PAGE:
The plot, as they say, thickens.

Deuda Basura

Traducido por JQ Díaz

*Nota del traductor: *

*Estimado lector: Esta excelente columna de Kevin Moriarty es una excelente
advertencia sobre las malas decisiones que han históricamente tomado
diversos gobiernos municipales y estatales en tomar prestamos a largo
plazo para pagar deuda presente. Ya se han evidenciado los resultados en
los casos más recientes como los de la ciudad de Detroit, y al presente,
Puerto Rico. Haga su búsqueda en internet y compruebe los nefastos
resultados de esta práctica si no se evalúa con mesura. *

Ahora sabemos un poco más sobre el plan de la administración de Eric
Jackson propuesta para este jueves bajo la Resolución # 16-170. Como es
habitual en Trenton, lo que estamos descubriendo que no es bueno.

Tuvimos las primera noticias sobre esta resolución el pasado viernes, como
un asunto en la agenda para la reunión del 5 de mayo del Consejo de la
Ciudad. En el programa el tema de agenda fue llamado para realizar “una
apropiación de emergencia” para pagar al Servicio de Rentas Internas los
depósitos de impuestos sobre la nómina que ya habían sido pagados por el
Ayuntamiento a su antiguo servicio de nómina, *Innovative Payroll Services*
en el 2015, pero que habían sido malversados por el propietario de IPS,
John Scholtz. Yo tenía un montón de preguntas acerca de la resolución del
viernes. Entre ellos se encontraban: “¿Cuáles son las cantidades reales que
deben pagarse al Gobierno Federal y al Estado? ¿Cómo se están financiando
estos “créditos de emergencia”? Gracias a los reportajes de la periodista
Cristina Rojas del Trenton Times, tenemos algunas respuestas.

La Ciudad de Trenton tiene la intención de vender un bono – emisión de
deuda a largo plazo – cuyo valor es de $ 4.7 millones de dólares para
satisfacer la obligación pendiente con el Servicio de Rentas Internas
(IRS). Por ahora, al parecer, cualquiera que sea obligación que tenemos con
el Estado de Nueva Jersey – y todavía no sabemos cuánto es eso – se está
poniendo a un lado por ahora. El Tío Sam esta, probablemente, insistiendo
que la Ciudad pague, una vez más, lo que debe desde el año pasado.

El método utilizado por la ciudad – un bono de obligación general municipal
- elimina este deuda de $ 4.7 millones del presupuesto del año en curso.
Siendo este el penúltimo mes del año fiscal en curso, la perspectiva de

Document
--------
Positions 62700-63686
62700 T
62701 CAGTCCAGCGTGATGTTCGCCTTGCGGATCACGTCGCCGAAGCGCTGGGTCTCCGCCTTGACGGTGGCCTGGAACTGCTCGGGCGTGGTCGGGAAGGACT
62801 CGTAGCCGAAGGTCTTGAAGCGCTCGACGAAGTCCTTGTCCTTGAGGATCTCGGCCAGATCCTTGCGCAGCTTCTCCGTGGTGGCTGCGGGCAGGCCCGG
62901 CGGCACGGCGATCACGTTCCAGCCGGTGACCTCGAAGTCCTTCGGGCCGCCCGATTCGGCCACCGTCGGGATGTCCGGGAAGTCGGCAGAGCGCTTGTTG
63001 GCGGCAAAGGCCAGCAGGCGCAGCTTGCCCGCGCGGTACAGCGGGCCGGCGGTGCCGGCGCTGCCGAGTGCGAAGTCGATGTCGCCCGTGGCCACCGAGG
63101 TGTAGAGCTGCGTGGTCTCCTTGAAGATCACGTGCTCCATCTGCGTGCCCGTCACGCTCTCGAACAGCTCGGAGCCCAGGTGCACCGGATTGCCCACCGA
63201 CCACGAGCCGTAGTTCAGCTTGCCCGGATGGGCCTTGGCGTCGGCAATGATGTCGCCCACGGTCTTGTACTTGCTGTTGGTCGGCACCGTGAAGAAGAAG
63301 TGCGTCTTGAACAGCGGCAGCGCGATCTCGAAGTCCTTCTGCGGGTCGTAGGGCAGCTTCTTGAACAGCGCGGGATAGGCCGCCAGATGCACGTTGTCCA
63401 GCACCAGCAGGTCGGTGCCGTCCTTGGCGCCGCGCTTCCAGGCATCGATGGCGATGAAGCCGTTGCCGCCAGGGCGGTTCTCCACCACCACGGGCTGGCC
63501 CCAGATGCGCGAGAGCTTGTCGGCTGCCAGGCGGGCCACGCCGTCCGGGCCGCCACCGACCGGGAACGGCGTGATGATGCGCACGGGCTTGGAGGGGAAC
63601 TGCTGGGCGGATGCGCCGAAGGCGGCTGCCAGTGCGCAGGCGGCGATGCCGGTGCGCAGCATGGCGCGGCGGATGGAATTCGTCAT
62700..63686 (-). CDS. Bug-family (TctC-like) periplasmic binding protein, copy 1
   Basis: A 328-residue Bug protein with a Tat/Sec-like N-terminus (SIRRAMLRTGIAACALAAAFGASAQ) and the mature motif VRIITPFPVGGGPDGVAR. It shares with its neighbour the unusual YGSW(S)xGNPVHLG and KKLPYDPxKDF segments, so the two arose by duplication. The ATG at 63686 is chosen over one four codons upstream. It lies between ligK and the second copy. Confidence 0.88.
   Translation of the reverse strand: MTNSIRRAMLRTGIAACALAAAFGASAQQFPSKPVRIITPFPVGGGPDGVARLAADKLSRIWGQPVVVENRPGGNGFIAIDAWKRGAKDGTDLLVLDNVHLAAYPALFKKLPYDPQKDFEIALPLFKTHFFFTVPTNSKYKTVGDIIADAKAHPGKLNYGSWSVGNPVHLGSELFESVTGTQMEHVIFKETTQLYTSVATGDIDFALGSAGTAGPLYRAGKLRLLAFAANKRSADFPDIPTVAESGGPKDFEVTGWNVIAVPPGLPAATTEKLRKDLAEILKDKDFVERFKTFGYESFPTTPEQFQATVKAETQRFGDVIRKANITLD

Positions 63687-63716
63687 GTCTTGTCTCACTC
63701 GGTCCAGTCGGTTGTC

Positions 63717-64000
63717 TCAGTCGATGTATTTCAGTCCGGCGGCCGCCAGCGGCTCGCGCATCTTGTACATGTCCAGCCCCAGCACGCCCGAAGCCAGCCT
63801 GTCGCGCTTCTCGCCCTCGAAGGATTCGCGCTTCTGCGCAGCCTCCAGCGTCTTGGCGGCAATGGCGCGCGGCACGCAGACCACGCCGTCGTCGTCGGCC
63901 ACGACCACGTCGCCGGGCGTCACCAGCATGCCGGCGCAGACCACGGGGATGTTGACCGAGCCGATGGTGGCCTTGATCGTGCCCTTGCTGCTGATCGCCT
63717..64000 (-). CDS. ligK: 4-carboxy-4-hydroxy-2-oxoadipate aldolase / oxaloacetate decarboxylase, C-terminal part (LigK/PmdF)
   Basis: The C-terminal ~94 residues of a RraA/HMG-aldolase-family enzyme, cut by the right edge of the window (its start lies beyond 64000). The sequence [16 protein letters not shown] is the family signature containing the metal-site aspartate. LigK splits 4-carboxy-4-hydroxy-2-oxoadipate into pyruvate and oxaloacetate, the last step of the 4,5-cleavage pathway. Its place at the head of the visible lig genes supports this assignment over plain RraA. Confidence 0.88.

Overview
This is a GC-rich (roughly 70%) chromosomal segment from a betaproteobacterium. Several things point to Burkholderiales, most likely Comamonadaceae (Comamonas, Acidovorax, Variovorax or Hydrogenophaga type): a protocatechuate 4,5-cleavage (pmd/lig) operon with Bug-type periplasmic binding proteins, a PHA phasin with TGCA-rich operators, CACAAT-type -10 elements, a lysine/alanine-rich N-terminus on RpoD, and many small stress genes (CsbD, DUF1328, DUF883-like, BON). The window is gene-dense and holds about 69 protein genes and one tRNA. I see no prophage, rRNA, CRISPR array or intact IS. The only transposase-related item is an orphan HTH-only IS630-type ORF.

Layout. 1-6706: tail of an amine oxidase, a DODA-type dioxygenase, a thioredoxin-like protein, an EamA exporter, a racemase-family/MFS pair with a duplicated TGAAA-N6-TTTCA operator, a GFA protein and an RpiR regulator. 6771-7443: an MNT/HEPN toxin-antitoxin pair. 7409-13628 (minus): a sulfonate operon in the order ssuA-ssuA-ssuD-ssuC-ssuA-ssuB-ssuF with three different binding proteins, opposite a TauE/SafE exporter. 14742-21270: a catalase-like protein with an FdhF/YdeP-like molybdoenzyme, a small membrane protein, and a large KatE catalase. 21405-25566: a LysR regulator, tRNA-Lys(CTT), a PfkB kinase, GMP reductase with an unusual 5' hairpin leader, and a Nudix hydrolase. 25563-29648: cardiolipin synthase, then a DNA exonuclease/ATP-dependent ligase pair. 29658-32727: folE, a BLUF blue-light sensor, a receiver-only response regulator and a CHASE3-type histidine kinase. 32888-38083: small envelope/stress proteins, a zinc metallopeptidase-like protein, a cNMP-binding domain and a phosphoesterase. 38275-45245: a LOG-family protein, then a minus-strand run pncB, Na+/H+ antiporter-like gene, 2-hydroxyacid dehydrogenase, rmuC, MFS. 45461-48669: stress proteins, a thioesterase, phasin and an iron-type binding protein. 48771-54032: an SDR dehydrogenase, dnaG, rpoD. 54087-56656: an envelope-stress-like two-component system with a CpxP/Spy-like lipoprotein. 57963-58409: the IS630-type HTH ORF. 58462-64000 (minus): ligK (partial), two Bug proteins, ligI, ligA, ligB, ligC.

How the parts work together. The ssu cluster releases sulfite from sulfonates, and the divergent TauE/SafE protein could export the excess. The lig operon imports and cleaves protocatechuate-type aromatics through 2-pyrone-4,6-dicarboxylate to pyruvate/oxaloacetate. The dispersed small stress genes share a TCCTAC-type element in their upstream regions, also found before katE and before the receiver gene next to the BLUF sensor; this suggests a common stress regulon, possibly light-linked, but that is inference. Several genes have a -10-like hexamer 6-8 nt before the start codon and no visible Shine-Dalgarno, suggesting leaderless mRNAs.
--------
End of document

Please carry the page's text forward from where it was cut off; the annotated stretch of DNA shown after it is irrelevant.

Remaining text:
tener que llegar a casi $ 5 millones habría significado una evaluación
inmediata, drástica, no deseada de establecer un impuesto a la propiedad
especial contra los dueños de propiedades asediados de esta ciudad. Esta
posibilidad le habrá dado miedo al Señor Jackson y sus colegas, por lo que
en esencia han pateado el balón hacia adelante. Lanzar esta obligación como
un bono significara el pago de este pasivo durante un período de muchos
años – 10, 15, 20, 30 años. Las ciudades (y los estados y el gobierno
federal) suelen utilizar este tipo de financiación a largo plazo para
financiar inversiones como edificios o carreteras, con una perspectiva a
largo plazo y beneficiando a la comunidad. Repartir el costo para construir
una nueva biblioteca (ojalá!), por ejemplo, por un periodo de más de 20-30
años tendría sentido.

Emitir financiación para costear un solo asunto, como lo es impuestos
robados, de esta manera no tiene ningún sentido. Por muchas razones. Por un
lado, cuesta mucho, mucho más dinero en el largo plazo, de lo que sería si
fuere financiado mediante el presupuesto y los créditos del año en curso.
He aquí un ejemplo, desde un sitio web. Desconozco los términos específicos
que la Ciudad planea ofrecer bajo esta supuesta emergencia, así que elegí
unos términos al azar. Yo de entrada lo clasifico como una nota de $ 4,7
millones a 20 años al 7% de interés (Voy a hablar más sobre esto más
adelante). En adición de otros costos asociados con la emisión de la nota,
la Ciudad haría en este ejemplo pagos mensuales de $ 47,408. En un
presupuesto de 1 año ascendería a $ 568.896.